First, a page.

CFM Files: Lot M–88: Box 121: File—Occupation Statute, Cables: Telegram
The United States Military Governor for Germany (Clay) to the Department of the Army
CC–6525. To Dept of the Army for CSCAD from CINCEUR personal from Clay. A substantial amount of progress iii clearing differences in the occupation statute was made at meeting of 3 Mil Governors in Frankfurt on Saturday, 30 Oct 48; however, this meeting developed several principal points of difference which will undoubtedly have to be resolved at governmental level.1 An effort is being made to develop a joint report to the 3 Governments outlining these differences. However, the differences which appear to be irreconcilable at this time follow herewith:
Displaced Persons: UK insists on giving German Courts exclusive jurisdiction over Displaced Persons. The French join US in opposing this in view of our responsibility to protect, maintain, repatriate and resettle the DPs. Personally, I am convinced that the feeling between the Germans and DPs would make it most undesirable to give the German courts jurisdiction over DPs. I have stated this to be our definite policy and I recommend that we stand firm in this policy. I think the British policy results in part from it already being applied in British Zone and in part from the strong resentment now prevalent in Great Britain against the Jewish people.
Occupation costs: here there is a fundamental difference with the French who wish occupation costs to be pro-rated by the Mil Governors among the member states rather than being made a responsibility of the Federal Govt established under the constitution. I think behind this lies the French desire to be able to require the individual states to meet certain occupation requirements, thus giving Zone Commanders a greater flexibility and perhaps enabling them to escape [Page 626] whatever restrictive provisions that may be agreed in a separate paper being prepared covering occupation costs. Our position is that it is unfeasible for the occupying authorities to even attempt to proportion costs among the states and that this is a task which must be undertaken by the Federal Govt.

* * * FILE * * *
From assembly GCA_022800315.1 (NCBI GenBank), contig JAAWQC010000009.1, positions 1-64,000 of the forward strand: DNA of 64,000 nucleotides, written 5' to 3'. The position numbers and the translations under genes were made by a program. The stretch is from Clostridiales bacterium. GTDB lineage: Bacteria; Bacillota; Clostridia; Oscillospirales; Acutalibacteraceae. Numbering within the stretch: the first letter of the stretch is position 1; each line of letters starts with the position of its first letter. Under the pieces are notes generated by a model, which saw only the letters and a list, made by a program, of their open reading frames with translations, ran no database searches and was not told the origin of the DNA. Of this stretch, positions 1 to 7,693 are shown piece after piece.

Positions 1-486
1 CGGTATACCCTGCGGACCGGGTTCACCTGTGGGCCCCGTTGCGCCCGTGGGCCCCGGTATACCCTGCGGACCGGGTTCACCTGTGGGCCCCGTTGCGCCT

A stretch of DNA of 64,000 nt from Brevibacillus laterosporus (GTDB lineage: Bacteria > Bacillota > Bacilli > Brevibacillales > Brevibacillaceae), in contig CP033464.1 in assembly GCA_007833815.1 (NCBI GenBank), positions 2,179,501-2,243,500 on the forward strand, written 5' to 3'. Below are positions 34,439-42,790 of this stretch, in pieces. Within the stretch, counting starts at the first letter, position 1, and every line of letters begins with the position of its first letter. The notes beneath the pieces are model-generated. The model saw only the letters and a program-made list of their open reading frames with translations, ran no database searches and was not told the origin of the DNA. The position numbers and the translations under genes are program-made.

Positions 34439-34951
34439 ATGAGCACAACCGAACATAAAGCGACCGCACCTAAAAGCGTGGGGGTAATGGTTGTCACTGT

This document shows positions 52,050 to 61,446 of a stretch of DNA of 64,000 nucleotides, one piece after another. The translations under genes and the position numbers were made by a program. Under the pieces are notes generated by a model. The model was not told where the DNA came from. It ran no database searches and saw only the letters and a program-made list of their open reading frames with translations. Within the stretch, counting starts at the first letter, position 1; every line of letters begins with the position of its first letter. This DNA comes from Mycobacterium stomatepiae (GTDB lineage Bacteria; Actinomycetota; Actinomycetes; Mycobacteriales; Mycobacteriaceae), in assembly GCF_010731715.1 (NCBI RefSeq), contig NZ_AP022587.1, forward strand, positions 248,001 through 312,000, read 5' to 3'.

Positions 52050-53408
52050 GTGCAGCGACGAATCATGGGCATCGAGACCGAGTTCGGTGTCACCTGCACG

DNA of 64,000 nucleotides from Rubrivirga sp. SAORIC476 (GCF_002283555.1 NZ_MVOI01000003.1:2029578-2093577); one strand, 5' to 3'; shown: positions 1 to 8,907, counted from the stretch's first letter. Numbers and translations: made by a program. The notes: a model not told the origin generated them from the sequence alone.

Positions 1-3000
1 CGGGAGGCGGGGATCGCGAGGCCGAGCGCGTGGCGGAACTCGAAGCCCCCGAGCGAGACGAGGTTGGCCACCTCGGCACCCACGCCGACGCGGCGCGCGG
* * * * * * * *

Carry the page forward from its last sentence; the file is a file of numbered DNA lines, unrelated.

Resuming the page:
Another basic difference lies in the procedures proposed for interpretation of the statute. The French insist on a Council of Jurists appointed by the Military Governors and responsible to them which will have an advisory function only. The members of the Council would be nationals of the occupying powers. The British have now come around somewhat to our way of thinking and are suggesting a court composed of 1 representative of each occupying power, 1 German, and 1 Neutral Jurist. I have stated that we would probably accept the British proposal; however, both the British and ourselves consider the French proposal to be one which would add nothing to our own deliberations nor in convincing the Germans of our determination to make the occupation statute a legal and valid agreement. We propose to stand firm for a court with real power and with German representation.
Would appreciate any comment which you may have.
More disturbing than any difference in wording of the occupation statute was continued French reference in discussion to responsibilities of the Zonal Commanders and to Control of State Governments.
These French comments do not appear to be in the spirit of the occupation statute. Of course, it will be impossible to so word the occupation statute as to prevent continuing efforts at local control. I bring this up merely to indicate the difficulties which will arise in the interpretation of the occupation statute no matter how carefully it may be drawn.
Full consideration has been given to yourad W–914312 in our negotiations and several of the suggestions have been accepted in present tripartite agreed portion of text.